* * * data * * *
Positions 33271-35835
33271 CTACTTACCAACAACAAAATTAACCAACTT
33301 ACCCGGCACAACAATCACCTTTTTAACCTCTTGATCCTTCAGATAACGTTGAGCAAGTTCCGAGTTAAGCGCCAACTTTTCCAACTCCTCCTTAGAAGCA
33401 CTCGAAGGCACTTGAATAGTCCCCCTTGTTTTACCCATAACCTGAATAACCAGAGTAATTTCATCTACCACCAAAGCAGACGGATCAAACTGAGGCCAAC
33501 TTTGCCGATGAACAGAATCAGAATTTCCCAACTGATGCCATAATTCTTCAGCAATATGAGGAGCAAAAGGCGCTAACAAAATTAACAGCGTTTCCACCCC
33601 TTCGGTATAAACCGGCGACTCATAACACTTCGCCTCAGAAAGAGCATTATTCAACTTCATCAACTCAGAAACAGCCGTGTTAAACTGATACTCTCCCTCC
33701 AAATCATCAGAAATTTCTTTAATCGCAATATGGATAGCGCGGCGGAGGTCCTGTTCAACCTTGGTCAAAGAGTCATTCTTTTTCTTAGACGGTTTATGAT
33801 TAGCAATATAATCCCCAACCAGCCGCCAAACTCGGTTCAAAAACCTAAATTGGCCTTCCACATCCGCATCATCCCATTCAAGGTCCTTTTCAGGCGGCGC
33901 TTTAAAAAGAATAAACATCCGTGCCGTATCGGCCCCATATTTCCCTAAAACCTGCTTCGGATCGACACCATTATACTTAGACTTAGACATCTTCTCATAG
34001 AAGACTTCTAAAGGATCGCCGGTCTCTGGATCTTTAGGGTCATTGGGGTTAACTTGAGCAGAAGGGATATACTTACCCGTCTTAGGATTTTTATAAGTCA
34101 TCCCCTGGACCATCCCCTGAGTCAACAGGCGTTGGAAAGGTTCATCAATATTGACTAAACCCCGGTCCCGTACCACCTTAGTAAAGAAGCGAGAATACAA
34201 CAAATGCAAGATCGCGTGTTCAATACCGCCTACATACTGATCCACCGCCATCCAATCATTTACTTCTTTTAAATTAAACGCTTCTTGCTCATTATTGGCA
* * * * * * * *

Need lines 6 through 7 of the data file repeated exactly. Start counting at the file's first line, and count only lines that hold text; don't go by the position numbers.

33601 TTCGGTATAAACCGGCGACTCATAACACTTCGCCTCAGAAAGAGCATTATTCAACTTCATCAACTCAGAAACAGCCGTGTTAAACTGATACTCTCCCTCC
33701 AAATCATCAGAAATTTCTTTAATCGCAATATGGATAGCGCGGCGGAGGTCCTGTTCAACCTTGGTCAAAGAGTCATTCTTTTTCTTAGACGGTTTATGAT